Tuesday, 17 November 2009

Childcare vouchers: keep them or lose them?

Childcare is giving me sleepless day, er nights. Once again. This time it's nothing to do with me or Cubling, well, at least not directly, but the issue is all the more important.

The Labour government, in an attempt to encourage mums to work (and I won't go into the pros and cons of that, but check out Being a Mummy for some useful insights), introduced tax credits and childcare vouchers to ease the burden of childcare. There's also some half measure of free childcare which is rather useless and doesn't really ease the financial cost of having kids while also working.

Now, the government is proposing to phase out childcare vouchers. I take issue with this. While I understand the spirit of it, I still don't think it's a good idea as the proposal stands. Here's the problem: There is actually a significant gap in support for childcare costs. In the case of a two parent family, if one partner works and the other is in training or education that does not qualify for Educational Maintenance Allowance, the couple cannot claim for working parent tax credits. Both parents have to be in work to claim working parents tax credits. I am in such a situation, unable to claim the childcare element of working parents tax credits because my other half is in postgraduate education. So while only I can only take advantage of the tax relief through childcare vouchers (if two parents are employed, the advantage is doubled to 100 pounds a month), it is still so much better than nothing (i.e. the amount I can claim through the childcare element of working parentstax credit).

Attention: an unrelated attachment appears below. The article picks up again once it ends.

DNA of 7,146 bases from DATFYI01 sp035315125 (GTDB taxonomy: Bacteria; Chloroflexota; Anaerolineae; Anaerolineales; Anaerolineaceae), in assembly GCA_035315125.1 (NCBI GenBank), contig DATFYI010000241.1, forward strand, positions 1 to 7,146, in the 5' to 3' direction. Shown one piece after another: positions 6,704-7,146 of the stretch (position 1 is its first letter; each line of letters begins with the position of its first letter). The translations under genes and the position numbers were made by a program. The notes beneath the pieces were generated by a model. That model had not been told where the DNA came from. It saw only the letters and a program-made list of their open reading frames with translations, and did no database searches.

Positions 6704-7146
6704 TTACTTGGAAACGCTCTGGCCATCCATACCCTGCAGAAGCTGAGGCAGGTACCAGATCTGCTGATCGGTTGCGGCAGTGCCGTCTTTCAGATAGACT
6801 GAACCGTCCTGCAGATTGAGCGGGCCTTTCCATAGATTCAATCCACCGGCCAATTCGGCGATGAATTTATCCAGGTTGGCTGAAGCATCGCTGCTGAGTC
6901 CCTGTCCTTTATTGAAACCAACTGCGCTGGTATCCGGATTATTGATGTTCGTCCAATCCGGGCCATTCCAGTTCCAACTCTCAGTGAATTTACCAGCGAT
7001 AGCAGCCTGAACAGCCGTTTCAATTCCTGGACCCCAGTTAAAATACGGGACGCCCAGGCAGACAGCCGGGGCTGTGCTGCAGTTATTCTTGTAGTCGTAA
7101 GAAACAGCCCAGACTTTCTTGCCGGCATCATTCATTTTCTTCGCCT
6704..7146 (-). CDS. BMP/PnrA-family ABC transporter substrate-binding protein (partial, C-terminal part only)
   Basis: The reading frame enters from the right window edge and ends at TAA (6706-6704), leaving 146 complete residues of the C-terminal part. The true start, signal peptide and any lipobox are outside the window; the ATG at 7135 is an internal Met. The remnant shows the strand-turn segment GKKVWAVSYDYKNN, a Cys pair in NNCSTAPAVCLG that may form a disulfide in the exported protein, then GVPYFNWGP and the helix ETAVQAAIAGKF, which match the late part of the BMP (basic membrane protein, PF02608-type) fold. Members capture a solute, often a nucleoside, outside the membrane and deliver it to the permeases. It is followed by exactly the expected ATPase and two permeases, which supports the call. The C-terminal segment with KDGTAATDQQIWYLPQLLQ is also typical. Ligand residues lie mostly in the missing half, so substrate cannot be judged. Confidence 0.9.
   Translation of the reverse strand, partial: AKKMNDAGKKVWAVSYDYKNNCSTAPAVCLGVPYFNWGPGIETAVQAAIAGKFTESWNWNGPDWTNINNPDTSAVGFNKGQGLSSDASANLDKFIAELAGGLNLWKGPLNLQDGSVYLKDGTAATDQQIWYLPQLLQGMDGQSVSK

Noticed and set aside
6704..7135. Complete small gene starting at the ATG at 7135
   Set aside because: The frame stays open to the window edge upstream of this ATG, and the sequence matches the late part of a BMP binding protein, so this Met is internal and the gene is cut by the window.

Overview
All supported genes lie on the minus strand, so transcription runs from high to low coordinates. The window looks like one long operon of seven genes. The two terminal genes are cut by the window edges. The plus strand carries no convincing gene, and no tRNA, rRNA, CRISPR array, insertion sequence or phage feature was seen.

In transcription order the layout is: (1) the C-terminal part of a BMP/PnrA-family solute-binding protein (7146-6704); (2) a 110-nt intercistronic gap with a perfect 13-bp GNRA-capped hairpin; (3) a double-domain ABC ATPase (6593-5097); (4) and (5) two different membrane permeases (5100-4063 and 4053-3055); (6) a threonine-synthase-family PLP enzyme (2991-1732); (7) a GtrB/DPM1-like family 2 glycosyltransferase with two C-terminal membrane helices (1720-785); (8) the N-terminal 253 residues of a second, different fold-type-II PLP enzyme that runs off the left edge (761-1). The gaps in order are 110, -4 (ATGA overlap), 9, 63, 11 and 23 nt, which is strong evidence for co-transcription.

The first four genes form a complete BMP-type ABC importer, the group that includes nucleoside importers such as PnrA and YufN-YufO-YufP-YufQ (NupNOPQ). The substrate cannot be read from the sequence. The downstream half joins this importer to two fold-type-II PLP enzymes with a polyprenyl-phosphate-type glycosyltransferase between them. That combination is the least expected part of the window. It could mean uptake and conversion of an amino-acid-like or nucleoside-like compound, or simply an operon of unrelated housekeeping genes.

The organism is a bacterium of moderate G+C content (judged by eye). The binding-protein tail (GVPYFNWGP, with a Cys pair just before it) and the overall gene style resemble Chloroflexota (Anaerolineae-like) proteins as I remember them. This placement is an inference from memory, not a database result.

Childcare vouchers are therefore the only way of getting some tax relief on the soaring cost of childcare, childcare which in this country is heavily privatised. Just compare the cost: in some countries childcare is free, in others it may put you down between 100 and 200 quid. Here it's at least 600 full time. What do you do if you have to children under 5? Maybe there are people out there with an income that would leave some spare, but surely this is rare.

Granted, most training providers may have some support available. But many don't. So for instance, there's the mum who wants to do an NHS training, her partner is on a very low income but working full time, and the NHS does not provide any support at all to cover her childcare costs. She will not be able to undertake the training, thus limiting her chances of future employment and moving beyond the poverty line. Then there is a young parents who is offered a basic and non-certified course at a college, a course that may re-engage him/her with education and with time lead to him/her undertaking a course leading to a qualification. A parent who, as her/his situation is, is extremely unlikely to become economically active without this access course, but who wants to, and is offered an opportunity to gain new skills and over time, qualifications and the hope of employment. It won't happen because the college cannot offer childcare and without childcare, the parent can't take advantage of the course offered.

Childcare vouchers and childcare support for parents in training are two ways of enabling parents to have choices. I do believe that childcare vouchers for parents on high incomes, especially if they are in the higher rate tax bracket, are unnecessary. However for those on low and middle incomes, they are more often than not a lifeline.